Gifts and talents can exist only in a cultural context—a frame of reference made up of patterns of expectations, behavior, values, and meanings shared by members of a community. Those historical and social forces shape both the dynamics of individual psychology and the way individuals may be perceived as gifted. Cultural outlook also influences the researcher in the design of investigations, the questions asked, and the way findings are interpreted.

Western versus Non-Western Views of Giftedness

In the United States, the definition of giftedness still most widely used was set out in the 1972 Marland Report in a checklist that includes “valued by society,” “rarity,” and “yield a product,” thus requiring demonstrated competence. This Western view stresses individual and competitive achievement rather than collaboration with others.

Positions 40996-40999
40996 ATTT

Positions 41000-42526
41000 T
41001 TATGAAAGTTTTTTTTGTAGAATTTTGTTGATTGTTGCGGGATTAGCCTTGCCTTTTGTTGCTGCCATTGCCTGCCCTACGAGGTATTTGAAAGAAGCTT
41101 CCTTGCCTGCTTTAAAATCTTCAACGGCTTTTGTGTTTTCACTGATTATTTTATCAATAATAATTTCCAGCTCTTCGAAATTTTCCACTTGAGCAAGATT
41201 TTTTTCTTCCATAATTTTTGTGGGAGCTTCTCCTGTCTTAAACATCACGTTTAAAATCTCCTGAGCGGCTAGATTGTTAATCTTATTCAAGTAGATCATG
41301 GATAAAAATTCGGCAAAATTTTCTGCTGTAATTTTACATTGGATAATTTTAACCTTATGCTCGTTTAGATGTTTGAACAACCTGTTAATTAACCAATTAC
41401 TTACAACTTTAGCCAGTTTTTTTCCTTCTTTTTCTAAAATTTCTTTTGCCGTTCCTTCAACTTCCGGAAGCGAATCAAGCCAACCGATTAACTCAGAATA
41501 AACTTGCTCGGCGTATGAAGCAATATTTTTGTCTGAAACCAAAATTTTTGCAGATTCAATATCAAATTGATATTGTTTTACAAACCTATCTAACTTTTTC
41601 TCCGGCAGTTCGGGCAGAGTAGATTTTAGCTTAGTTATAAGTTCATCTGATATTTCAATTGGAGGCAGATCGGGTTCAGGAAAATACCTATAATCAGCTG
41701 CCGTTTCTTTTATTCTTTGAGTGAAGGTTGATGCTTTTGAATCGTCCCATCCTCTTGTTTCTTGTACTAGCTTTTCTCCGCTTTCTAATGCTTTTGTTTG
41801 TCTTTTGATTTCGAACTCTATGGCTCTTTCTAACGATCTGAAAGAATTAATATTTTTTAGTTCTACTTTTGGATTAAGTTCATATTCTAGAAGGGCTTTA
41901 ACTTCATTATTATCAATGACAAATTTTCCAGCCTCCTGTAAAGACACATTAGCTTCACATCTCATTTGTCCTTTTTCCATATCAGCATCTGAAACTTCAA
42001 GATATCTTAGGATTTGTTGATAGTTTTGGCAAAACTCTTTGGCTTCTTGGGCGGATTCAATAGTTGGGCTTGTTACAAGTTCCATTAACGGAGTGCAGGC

There is ...

  • Loading...
locked icon

Sign in to access this content

Get a 30 day FREE TRIAL

  • Watch videos from a variety of sources bringing classroom topics to life
  • Read modern, diverse business cases
  • Explore hundreds of books and reference titles